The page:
4 Methods for Getting a Good Start on Writing Projects
Creative writing is one of the most valuable skills that children can learn. It teaches them to express themselves, think about things from different perspectives, develop their imaginations, and express themselves in a way that more prescriptive courses don’t encourage.
However, many parents and teachers don’t know how to introduce writing projects and need their own encouragement when helping kids put their thoughts on paper. To that end, here’s a list of four simple ways to help students get a good start on writing projects.
This technique is an old favorite of English teachers, and is extremely effective for getting kids inspired to write. Writing prompts are simple sentences or phrases that stimulate ideas that kids can develop into stories. An example of a writing prompt could be, “And you thought dragons didn’t exist.”
These can simply be written on slips of paper, but they can also be generated using a tool like Story Starters, which gives kids the option to work with themes like adventure, fantasy, or sci-fi. It also gives ideas for characters, plot, and setting. If your child is imaginative enough to “write a short email to a giggling sorcerer who can change shapes,” then give Story Starters a try.
If your child has trouble organizing ideas for their writing projects, it’s a good idea to start with a story plan. It is as simple as getting a sheet of paper and writing down headings like characters, location, plot summary, complication, resolution, and some useful vocabulary. This technique lets your child be in charge of the process, but reinforces the importance of planning before writing, which is a great skill to instill now for future success in various classes.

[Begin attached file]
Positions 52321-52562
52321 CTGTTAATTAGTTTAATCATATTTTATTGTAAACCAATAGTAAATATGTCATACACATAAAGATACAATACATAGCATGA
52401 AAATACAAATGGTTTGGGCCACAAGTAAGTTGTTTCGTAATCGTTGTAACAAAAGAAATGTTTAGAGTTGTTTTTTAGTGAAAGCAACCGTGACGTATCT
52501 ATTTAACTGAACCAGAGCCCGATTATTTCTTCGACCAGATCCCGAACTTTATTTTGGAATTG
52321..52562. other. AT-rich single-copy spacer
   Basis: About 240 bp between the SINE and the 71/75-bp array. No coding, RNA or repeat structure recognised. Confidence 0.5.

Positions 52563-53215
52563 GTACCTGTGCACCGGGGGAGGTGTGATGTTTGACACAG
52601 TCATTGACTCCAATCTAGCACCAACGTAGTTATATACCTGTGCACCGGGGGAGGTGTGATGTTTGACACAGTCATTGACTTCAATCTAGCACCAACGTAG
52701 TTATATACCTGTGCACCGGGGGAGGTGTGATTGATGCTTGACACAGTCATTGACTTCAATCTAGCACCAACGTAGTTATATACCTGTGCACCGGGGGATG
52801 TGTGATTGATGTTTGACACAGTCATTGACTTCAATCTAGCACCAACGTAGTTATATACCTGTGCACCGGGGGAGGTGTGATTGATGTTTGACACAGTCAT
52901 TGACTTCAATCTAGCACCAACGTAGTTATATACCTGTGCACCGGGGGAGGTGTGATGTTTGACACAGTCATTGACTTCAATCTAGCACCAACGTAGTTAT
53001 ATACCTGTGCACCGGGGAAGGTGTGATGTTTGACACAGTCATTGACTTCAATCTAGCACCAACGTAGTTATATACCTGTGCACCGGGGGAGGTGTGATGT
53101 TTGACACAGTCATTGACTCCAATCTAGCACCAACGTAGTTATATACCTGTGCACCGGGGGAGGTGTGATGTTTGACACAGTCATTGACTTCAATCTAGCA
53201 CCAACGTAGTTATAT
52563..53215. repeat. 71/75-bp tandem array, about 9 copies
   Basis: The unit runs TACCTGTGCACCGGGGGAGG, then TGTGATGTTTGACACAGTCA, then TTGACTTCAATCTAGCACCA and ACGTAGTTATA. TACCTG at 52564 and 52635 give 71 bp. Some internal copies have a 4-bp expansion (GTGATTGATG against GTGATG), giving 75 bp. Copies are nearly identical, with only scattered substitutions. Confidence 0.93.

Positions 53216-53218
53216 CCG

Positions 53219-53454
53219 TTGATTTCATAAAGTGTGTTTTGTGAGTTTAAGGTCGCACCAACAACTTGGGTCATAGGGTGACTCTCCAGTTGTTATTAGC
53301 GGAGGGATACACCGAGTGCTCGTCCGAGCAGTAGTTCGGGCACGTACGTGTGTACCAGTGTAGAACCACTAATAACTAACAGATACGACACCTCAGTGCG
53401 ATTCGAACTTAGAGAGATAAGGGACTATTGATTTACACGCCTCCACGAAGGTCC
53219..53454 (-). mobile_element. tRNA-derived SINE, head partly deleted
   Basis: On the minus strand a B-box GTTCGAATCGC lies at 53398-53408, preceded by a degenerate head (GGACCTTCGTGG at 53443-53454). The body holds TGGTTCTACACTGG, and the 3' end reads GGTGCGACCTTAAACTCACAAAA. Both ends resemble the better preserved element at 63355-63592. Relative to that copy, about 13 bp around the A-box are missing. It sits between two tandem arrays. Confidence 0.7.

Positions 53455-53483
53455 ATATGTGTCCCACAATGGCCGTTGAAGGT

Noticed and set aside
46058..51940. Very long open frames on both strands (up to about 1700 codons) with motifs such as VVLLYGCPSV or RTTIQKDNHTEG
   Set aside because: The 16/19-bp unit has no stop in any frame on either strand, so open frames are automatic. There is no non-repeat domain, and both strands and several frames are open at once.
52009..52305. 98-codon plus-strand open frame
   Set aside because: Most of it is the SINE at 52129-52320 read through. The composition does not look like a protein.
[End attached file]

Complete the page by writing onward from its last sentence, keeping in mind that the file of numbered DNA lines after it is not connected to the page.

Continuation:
The Question and Answer Method
This method is adaptable and doesn’t require any special materials. It works by writing a series of questions that, when answered, make a great narrative. For this to be successful, be careful how you sequence the questions, so the story you are working towards isn’t obvious from the beginning. You can challenge your kids by using more complicated structures.
Remember keeping a journal as a kid? Journaling is an excellent way to let children express their ideas and feelings about any topic they like. It’s also an excellent exercise for homeschooled children. At the end of each day, they can write their reflections on what they’ve learned, any problems they had, and some ideas for what they want to do in upcoming lessons. This provides great feedback for parents. You can also find a comprehensive list of journaling topics online. These are a little like the creative prompts, but work well for journals too.
Even if you don’t produce a best-selling author, your kids can still have some fun trying out some of these activities. If you want more information on developing your child’s language skills, visit K12’s K-8 program page and look at the language arts programs. These are available as a K12 course or as a supplementary material.
Image via Flickr by Glazgow
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